Learn these useful Jewish expressions

Dear Families,
We have made it through the fall holidays although it has been different. Hopefully each of us found special ways to connect, learn and be Jewish! The month of Tishrei is always a whirlwind of holidays and then Heshvan comes and we can take a deep breath. There are no holidays in the month of Heshvan except, of course, Rosh Chodesh and Shabbat. This year with the early holidays, Thanksgiving is in Kislev. So what will we do during this holiday-less month? Definitely enjoy Shabbat but more than that, we have time to think about what being Jewish is all about if it isn’t a holiday!
With no holidays to talk about? Fortunately, there is always more to learn about being Jewish. I am getting ready to talk with our pre-K classes about the Tower of Babel, and the idea of languages and how they help and hurt communication is always interesting. Each language has a depth of meaning that often cannot be translated. We Jews use expressions that can be translated but need a deeper understanding — every word has a story. I found on myjewishlearning.com a list of “7 Jewish expressions to start using today” by Dr. Yvette Alt Miller. Here they are and you can get more details online:
· Baruch Hashem — Blessed is God: a common expression that reminds us that everything comes from God and is used for the big things and even the mundane.
· Gam zu l’tovah — This, too is for the good: This is from Rabbi Nachum and again reminds us that everything is from God and is good even when we may not see it immediately.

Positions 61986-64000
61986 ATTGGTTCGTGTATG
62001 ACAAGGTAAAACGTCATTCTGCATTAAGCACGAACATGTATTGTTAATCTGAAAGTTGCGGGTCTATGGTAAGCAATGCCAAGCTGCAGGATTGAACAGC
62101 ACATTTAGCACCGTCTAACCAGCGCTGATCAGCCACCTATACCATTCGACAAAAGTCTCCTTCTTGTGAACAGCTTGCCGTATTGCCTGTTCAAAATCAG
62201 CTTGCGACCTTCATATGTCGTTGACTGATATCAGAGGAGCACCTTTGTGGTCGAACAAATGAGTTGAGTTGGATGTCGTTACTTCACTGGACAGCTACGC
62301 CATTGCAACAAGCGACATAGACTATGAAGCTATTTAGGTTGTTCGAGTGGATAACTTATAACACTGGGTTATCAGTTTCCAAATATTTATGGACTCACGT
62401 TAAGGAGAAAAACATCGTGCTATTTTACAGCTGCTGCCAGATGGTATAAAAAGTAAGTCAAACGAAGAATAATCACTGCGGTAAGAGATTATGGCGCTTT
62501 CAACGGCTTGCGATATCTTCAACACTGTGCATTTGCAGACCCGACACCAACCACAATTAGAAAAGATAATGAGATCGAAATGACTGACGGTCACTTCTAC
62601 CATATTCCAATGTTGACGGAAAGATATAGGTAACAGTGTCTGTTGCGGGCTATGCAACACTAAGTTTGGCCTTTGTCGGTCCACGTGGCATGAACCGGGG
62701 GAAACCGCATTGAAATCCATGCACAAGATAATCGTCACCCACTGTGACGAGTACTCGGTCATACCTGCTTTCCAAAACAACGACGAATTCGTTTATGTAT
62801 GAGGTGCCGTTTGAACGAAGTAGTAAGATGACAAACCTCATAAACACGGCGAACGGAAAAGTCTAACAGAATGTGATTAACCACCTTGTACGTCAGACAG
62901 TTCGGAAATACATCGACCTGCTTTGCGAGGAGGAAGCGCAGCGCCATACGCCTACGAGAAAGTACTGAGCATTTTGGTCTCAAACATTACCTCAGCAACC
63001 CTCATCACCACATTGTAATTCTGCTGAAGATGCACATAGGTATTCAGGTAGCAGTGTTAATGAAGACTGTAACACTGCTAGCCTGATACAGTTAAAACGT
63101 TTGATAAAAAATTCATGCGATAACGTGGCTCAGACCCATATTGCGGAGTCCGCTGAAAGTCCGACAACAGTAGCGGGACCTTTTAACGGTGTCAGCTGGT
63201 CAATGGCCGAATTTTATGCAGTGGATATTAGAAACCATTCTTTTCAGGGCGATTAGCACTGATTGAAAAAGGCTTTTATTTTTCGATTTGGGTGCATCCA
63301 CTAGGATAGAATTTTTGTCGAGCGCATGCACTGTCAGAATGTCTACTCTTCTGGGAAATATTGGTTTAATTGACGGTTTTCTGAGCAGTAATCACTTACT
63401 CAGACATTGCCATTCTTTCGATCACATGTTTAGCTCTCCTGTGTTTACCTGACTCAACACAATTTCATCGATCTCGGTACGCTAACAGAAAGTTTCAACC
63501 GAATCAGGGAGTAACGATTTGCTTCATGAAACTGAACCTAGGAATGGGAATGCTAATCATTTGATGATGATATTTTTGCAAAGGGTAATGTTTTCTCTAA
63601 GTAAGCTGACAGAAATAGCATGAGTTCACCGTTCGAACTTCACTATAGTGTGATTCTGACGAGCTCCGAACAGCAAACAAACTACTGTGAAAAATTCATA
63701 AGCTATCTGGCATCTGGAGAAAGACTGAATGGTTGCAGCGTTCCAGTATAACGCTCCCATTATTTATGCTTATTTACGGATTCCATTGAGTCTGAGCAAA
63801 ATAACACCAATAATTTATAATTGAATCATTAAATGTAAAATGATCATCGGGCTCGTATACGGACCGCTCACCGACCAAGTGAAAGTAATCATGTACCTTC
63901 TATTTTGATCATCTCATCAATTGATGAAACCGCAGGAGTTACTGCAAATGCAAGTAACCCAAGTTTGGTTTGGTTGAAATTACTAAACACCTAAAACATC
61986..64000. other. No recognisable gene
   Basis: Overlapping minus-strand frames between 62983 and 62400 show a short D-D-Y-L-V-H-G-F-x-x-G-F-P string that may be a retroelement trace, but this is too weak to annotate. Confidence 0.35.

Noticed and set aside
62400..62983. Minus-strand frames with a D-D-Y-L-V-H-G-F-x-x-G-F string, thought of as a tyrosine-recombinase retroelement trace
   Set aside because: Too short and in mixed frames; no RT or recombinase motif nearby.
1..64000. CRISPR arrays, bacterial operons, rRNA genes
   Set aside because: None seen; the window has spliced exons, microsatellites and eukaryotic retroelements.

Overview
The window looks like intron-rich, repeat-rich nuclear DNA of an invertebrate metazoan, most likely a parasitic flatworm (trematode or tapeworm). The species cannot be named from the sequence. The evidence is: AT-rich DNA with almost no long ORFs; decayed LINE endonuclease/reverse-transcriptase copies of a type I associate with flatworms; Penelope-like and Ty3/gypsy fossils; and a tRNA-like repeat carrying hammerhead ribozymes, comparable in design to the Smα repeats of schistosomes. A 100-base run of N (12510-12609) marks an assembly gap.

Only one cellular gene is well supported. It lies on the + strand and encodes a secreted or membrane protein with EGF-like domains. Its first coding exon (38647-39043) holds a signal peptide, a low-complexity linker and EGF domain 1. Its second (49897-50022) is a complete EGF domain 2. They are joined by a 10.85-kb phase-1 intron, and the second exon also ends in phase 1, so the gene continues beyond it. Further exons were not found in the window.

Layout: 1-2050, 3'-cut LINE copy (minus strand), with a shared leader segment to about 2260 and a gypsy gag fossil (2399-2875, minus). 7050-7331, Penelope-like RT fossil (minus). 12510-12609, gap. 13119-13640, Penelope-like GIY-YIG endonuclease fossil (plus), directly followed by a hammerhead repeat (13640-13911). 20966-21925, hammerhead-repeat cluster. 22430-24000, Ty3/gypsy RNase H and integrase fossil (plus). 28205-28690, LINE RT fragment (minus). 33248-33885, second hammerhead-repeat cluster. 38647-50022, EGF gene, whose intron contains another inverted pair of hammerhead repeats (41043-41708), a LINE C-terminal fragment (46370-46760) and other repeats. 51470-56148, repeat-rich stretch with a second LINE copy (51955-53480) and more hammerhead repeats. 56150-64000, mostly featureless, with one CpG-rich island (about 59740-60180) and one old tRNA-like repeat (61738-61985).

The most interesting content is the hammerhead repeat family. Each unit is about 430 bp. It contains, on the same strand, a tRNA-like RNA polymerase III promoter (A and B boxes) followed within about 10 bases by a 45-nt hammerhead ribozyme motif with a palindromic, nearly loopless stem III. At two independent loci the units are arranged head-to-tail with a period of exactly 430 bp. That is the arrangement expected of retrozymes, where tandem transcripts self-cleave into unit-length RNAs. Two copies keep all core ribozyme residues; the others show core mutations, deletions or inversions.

· B’ezrat Hashem — With the help of God: reminds us that even when we are making the effort, the ultimate outcome is in God’s hands. (I wonder if the football player says this when crossing the goal line?)
· Baruch Dayan ha’Emet — Blessed is the true judge: the response to hearing of someone’s death, recognizing that we know that God is in charge even at this sad moment.
· B’hatzlacha — With success: This is somewhat like saying “good luck” but knowing that our success is part of God’s plan for us. We work to achieve our purpose and goals.
· Yasher koach — This phrase is a congratulatory expression that encourages us to continue striving with strength.
· Bli neder — Without vowing: This is used before making a promise or commitment. We all know when we say to our child, “We’ll see,” they know it may not happen. This is not to give you an out, but to recognize that we can’t always fulfill every commitment.
Now that you have at your fingertips some phrases, first learn more about each one and then find opportunities to use them. Each one gives us the understanding and appreciation that we are not always in control of everything around us. Especially today when we are feeling there is much out of our control, we must let go and trust in a higher power. One last phrase comes from the story of the scouts who went to check out the land before the Israelites were to enter it. After they returned, 10 of the spies were against going forward. Only Caleb and Joshua said, “Let’s go!” Caleb’s words were, “Yachol Nuchal — Surely we can overcome.” Read the story in Numbers Chapter 13 (and what happened after). It’s hard to be the one who says that we can when others say no but it is up to all of us to work together to overcome the obstacles of the day.
Laura Seymour is director of camping services at the Aaron Family Jewish Community Center.

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